|Title||Our Colour Reflection||Posted In||Installation, Exhibition||Artist||Liz West|
|Duration||14 May 2016 to 25 June 2016||Venue||20-21 Visual Arts Centre||Opening Hours||Tuesday to Saturday 10am to 4pm|
|Telephone||+44 (0) 1724 297070||Visit Website||2021visualartscentre.co.uk|
A congregation of colourful mirrored discs fills the nave of the former St John’s church building, now 20-21 Visual Arts Centre gallery, in Scunthorpe, North Lincolnshire, UK. The spectacular new installation currently on show until 25 June, 2016, by British artist, Liz West is titled ‘Our Colour Reflection,” and treats visitors to just that - an immersive chromatic experience where viewers bear witness to the spectacle and wonder of dancing colour as the natural light traverses through the interior of the neo-gothic architecture, creating multicoloured reflections in various shapes and forms onto the vaults, beams, columns, and pitched ceilings. With a colour palette clearly derived from traditional stained glass windows, the different sized circular mirrors are mounted onto clear acrylic cylindrical stands and strewn across the stone floor. The beautifully random placement of the primary- and secondary-coloured discs ignites a spark of joy, since it looks as if the disks filled the room after a confetti cannon explosion and were left to rest where they fell…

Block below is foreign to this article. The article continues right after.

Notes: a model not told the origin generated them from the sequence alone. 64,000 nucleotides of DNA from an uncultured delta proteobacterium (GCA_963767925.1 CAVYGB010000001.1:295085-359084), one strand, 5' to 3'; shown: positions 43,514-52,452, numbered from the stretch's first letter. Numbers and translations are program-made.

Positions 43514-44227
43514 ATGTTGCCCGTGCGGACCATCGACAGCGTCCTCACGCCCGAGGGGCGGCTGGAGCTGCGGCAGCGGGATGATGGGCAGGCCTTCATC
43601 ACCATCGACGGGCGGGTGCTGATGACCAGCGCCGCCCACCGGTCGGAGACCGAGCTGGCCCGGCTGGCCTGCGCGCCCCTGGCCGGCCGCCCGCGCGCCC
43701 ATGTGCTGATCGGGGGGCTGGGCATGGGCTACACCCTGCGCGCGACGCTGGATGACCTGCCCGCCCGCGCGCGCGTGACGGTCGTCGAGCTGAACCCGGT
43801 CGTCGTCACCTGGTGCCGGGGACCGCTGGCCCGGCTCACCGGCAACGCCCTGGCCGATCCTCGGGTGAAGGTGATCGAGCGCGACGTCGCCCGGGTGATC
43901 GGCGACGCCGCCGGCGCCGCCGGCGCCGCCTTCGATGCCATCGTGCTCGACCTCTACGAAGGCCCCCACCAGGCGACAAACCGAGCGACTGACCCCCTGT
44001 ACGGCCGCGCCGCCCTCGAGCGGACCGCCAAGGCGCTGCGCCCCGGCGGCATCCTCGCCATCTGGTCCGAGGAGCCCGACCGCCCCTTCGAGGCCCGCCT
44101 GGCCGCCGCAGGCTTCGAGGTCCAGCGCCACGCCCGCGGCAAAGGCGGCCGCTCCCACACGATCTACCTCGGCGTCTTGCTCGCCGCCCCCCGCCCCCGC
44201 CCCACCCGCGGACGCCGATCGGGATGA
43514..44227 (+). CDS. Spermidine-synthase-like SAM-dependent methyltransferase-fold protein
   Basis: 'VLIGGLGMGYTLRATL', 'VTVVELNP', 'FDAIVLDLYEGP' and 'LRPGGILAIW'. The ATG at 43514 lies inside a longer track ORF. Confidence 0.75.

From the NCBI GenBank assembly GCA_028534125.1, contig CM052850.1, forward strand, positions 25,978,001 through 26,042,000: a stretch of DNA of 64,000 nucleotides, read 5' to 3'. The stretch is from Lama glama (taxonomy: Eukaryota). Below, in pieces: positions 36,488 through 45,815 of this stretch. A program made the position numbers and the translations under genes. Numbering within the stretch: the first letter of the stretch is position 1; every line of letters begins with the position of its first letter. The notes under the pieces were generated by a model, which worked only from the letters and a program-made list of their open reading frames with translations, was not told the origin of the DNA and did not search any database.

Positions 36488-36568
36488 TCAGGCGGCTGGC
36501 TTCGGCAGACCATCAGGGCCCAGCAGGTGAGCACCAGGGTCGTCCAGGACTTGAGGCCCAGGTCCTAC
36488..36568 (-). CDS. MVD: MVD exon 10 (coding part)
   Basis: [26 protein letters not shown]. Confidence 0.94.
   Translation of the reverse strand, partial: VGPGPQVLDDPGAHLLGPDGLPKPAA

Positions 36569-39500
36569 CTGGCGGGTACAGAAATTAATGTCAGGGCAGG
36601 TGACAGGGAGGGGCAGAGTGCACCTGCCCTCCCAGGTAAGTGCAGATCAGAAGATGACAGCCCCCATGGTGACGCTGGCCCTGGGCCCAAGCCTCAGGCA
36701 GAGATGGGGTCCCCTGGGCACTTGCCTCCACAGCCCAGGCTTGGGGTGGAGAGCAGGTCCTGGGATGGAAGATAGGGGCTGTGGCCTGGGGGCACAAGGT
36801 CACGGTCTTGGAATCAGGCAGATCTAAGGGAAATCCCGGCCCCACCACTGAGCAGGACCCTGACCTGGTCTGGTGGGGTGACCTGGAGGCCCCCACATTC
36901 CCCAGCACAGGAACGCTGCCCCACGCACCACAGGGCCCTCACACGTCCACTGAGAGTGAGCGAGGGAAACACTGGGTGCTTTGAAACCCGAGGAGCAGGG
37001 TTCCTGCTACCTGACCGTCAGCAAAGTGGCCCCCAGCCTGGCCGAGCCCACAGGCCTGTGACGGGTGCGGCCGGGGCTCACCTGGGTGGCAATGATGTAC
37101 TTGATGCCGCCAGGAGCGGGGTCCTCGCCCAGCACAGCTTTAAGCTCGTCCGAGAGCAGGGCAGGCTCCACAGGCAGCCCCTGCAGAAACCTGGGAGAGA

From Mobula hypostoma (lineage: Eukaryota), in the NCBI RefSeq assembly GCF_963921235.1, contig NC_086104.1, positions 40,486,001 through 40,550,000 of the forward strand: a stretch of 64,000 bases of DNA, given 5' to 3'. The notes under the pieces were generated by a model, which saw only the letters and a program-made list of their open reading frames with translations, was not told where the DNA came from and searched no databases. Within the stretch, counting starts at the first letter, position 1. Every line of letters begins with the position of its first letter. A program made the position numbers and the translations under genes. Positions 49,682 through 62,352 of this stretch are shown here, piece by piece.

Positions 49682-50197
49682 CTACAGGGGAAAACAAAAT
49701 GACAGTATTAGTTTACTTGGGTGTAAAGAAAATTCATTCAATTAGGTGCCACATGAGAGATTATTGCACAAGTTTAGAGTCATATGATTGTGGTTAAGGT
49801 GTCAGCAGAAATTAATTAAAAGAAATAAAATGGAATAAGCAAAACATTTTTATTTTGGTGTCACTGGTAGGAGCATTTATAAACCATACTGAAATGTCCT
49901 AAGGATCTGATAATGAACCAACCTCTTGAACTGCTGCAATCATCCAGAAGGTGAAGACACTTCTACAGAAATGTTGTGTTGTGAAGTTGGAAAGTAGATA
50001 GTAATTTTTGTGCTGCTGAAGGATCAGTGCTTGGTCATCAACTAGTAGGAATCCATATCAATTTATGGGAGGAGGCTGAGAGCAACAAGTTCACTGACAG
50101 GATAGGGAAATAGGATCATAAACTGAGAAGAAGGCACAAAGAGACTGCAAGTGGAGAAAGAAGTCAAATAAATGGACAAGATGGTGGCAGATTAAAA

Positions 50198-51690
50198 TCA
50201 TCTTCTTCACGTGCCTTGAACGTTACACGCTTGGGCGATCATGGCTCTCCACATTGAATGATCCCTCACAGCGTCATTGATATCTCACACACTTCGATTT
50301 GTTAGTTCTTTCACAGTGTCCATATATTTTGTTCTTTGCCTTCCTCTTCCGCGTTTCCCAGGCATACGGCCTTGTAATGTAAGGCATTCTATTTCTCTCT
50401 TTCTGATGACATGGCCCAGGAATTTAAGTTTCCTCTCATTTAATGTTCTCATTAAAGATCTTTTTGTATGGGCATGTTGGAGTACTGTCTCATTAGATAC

Liz West’s signature tools of colour and lights are intended to transform people’s spatial experience, coupled with her deep consideration of the historic use of the site as a place of worship and spirituality. Alluding to just this West states that the aim was “to provoke a heightened sensory awareness in the viewer, tapping into our deeply entrenched relationship with colour, and exploring how it can move viewers, emotionally, psychologically and spiritually.” As visitors explore and move throughout the space the reflective finishes allow them to catch glimpses of themselves within the context of the piece creating a personal and unique experience, allowing them to engage further in the dialogue between viewer, artwork and architecture.